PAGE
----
What’s happening in luxury real estate | nnbw.com

What’s happening in luxury real estate

Nancy Fennell
Dickson Realty

"Since the beginning of time, people have been enamored with the idea of possessing luxurious things. In the beginning, objects of beauty were unevenly distributed to those with the birthright to possess them — the genesis for both trade and wars of theft. The desire to protect possessions ultimately led to the creation of fortresses, the weapons industry and walled cities. In a very real way, simple objects of luxury became the driving force behind much of the global development of societies, culture and even real estate."

— From The New Rules of Luxury Living published by Dr. Jim Taylor and Chandler Mount for Luxury Portfolio International

Some people might believe time hasn't changed the leader-class of the past much, but in fact, the affluent who possess luxury items today have, for the most part, collected these items as a result of a lifetime of hard work and strong desire — and as a symbol to themselves that they have been successful.

Sales of properties in the $1 million range are a small percentage of the overall market in the Reno-Sparks area. However, we at Dickson Realty have studied to become experts in luxury real estate since 1988. At that time, although the luxury benchmark was less than $1 million, our luxury buyers were doctors, executives in entrepreneurial businesses in our area, and ranchers — along with some fascinating people, such as the founder of Hunting World, who purchased the first $1 million property in Reno in 1987 from Dickson Realty.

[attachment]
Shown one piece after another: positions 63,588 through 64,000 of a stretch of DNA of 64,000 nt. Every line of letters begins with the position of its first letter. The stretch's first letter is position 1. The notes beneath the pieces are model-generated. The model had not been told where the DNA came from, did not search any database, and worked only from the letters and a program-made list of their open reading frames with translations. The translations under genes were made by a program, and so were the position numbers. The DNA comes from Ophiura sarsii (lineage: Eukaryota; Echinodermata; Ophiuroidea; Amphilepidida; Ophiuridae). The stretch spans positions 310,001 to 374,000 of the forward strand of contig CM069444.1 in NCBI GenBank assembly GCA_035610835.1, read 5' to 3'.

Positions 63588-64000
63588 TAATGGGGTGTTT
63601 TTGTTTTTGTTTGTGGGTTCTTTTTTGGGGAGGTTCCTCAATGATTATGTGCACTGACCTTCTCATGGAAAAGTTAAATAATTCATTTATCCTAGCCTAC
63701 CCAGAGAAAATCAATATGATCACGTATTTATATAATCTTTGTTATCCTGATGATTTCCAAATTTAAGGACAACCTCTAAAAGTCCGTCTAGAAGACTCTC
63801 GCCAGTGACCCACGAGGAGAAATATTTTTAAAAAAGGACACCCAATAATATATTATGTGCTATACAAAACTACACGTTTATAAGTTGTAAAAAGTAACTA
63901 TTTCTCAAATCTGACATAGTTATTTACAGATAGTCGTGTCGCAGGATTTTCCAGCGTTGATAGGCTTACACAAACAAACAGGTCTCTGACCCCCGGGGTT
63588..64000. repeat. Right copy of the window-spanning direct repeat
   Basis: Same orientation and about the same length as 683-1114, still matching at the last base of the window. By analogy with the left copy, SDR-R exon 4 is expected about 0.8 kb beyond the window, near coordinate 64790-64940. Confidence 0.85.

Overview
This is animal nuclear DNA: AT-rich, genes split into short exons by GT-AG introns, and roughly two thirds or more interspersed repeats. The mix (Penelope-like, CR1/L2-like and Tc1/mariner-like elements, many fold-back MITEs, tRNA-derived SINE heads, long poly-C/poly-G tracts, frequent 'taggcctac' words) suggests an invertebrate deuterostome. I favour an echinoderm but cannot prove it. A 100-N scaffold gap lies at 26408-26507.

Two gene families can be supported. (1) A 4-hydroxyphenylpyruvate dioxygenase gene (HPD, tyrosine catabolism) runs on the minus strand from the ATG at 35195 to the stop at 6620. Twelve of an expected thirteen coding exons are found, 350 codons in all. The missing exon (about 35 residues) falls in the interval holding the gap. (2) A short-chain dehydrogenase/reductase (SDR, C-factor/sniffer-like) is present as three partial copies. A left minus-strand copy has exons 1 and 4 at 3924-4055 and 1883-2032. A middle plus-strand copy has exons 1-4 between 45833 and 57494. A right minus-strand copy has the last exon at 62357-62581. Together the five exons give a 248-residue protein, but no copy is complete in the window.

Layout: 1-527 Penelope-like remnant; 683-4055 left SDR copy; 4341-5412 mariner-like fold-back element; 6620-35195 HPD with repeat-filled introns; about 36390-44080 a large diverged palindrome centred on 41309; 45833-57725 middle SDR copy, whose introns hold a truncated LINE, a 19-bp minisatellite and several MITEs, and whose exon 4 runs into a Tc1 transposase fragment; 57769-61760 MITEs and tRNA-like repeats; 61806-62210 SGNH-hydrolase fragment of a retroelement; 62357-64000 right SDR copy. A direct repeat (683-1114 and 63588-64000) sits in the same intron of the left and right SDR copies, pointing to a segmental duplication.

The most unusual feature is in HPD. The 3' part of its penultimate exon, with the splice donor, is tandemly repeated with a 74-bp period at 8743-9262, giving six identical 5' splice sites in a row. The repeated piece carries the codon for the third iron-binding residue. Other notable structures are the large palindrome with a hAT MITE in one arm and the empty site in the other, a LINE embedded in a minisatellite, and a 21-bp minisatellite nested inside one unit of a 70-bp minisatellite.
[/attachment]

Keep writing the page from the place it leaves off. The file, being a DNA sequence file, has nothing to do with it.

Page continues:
We consider luxury real estate sales an important part of our real estate market, even though it is only 2.4 percent of the overall market in our area. We study and train agents to represent buyers and sellers in this price range because we have offices and sell real estate in the region, which includes not only Reno-Sparks but Truckee, Lake Tahoe and Plumas County.

In 1988, we joined a small group of independent brokerages that formed an organization called Great Estates, which was purchased by the famed Christie's Auction House. We remained affiliates of Christie's until 2007. In that year, we joined Luxury Portfolio, a network of more than 650 leading firms around the world.

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We consider luxury real estate sales an important part of our real estate market, even though it is only 2.4 percent of the overall market in our area. We study and train agents to represent buyers and sellers in this price range because we have offices and sell real estate in the region, which includes not only Reno-Sparks but Truckee, Lake Tahoe and Plumas County. In those markets, there are many more $1 million-plus properties. Luxury sales are important because in order to have a robust and healthy market, you need to have all price ranges represented.

In the Reno-Sparks market, 92.1 percent of all sales are under $600,000, with sales almost evenly split between under $300,000 and over $300,000. So why is the luxury category special? We survey the agents who handle luxury sales monthly and we find in our market about half of the 120 sales year to date have been local families that have "moved up," opening inventory in lower price ranges.